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 Re: Made in China
Author: saxhorn 
Date:   2011-03-03 03:12

This "chinese" Buffet that i had in my shop was of poor quality.
I tried to play it and it was awful..could'nt get it up to pitch with the barrel supplied{that was also inscribed buffet..made in france} as were all the sections and the bell.
I see in my shop almost every chinese brand clarinet at one time or another..
i had a list going for a while but stopped after roughly 50 different brand names. This Buffet belonged to that class.
Anyway, my concern with this is with the unsuspecting parents that are looking for a quality type clarinet on e-bay. We used to tell them , look for,Selmer, vito, LeBlanc..Buffet? you get the idea.
Not sure we can recommend any company brand at this time.

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 Re: Made in China
Author: jnswickard 
Date:   2011-03-03 03:45

I don't mean to overdo, but one more time IT IS NOT A REAL BUFFET! These fakes still sell for $159 to $199 on ebay (look up Buffet B12 on ebay). This is the problem with fake products, not only do they rob from the real manufacturers they also steal from consumers.
Jack

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 Re: Made in China "Buffet:
Author: Lelia Loban 2017
Date:   2011-03-03 13:34

Does anyone have contact information for reporting fake products to the Feds? In the USA, people who collect vintage wristwatches apparently have had some success in getting the importers of fake Rolexes arrested. Customers may see these fake Buffet clarinets for sale before the Buffet company can find out about them. If we can do our best to report these scams fast enough to nab the importers before they change their names and other identifying information, we might be able to make the fakery expensive enough to discourage it.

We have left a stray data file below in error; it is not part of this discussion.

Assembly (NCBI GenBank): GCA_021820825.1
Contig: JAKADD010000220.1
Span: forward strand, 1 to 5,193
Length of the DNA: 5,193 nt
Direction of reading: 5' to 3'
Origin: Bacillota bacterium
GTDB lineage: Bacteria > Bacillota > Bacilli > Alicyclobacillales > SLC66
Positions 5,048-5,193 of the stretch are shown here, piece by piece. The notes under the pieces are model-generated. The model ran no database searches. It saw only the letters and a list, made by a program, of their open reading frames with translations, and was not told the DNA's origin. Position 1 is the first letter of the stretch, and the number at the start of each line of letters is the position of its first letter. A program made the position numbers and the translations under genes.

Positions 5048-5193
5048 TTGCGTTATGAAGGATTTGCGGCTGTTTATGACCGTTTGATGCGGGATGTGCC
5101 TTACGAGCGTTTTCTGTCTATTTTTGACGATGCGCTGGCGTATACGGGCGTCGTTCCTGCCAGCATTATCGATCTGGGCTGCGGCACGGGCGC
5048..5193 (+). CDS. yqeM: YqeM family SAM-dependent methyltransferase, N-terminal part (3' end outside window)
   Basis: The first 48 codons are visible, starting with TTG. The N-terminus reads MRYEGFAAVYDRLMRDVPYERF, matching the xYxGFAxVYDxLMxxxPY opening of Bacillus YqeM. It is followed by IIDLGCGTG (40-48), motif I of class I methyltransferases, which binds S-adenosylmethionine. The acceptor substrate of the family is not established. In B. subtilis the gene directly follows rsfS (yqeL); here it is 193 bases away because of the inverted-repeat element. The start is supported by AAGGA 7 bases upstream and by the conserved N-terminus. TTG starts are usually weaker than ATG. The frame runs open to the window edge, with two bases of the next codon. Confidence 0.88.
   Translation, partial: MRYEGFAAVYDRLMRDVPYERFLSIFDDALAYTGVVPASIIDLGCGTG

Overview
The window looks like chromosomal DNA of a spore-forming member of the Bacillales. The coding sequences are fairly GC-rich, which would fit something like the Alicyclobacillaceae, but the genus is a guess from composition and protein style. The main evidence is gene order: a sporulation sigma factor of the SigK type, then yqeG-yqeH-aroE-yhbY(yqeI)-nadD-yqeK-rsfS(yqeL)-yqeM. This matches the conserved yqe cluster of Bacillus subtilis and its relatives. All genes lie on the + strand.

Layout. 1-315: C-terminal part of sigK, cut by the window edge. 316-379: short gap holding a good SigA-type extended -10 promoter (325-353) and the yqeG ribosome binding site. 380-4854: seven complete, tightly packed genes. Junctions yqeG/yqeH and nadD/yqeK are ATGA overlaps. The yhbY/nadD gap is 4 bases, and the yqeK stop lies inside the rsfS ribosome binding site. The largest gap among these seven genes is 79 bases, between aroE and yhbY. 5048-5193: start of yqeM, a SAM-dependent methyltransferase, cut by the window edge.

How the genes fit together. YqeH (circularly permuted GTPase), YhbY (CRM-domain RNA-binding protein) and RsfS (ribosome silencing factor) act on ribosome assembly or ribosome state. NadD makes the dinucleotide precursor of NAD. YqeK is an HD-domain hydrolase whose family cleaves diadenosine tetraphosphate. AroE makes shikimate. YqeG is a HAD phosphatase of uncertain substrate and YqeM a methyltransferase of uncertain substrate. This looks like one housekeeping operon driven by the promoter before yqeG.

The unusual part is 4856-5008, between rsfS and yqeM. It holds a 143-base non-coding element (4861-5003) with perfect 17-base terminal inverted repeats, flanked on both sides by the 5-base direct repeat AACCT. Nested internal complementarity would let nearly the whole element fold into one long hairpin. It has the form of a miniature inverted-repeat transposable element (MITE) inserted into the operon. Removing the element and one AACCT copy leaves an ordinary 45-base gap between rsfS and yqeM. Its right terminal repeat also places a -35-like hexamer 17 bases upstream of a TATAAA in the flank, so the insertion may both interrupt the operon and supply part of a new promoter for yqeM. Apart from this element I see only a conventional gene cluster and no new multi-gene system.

And is there a way to report these scams to the Chinese government, too? The importers of honestly-branded Chinese-made instruments probably want the fakes off the market as much as we do. The fakes give Chinese products a bad reputation at a time when the overall quality of Chinese manufacturing is improving.

Lelia
http://www.scoreexchange.com/profiles/Lelia_Loban
To hear the audio, click on the "Scorch Plug-In" box above the score.

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 Re: Made in China "Buffet:
Author: infundibulum 
Date:   2011-03-03 14:37

Would you buy a "pig in a poke"?
If you want an instrument, you go to the dealer and
play several of his/her instruments. You choose what
fits your playing style.
Or, if you are a novice, you have a trusted teacher
select one for you. They will usually give you a discount.
But, they will also let you try the instrument, first.

When were you born? yesterday?

RRH

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 Re: Made in China "Buffet:
Author: Chris P 
Date:   2011-03-03 15:14
Attachment:  fakebuffetb12s.jpg (139k)

The fakes listed on eBay will have in the title 'with nice case' or 'with serial number' or some other guff.

Attached are four photos - three fake B12s and one genuine one.

Chris.

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 Re: Made in China "Buffet:
Author: BartHx 
Date:   2011-03-03 16:41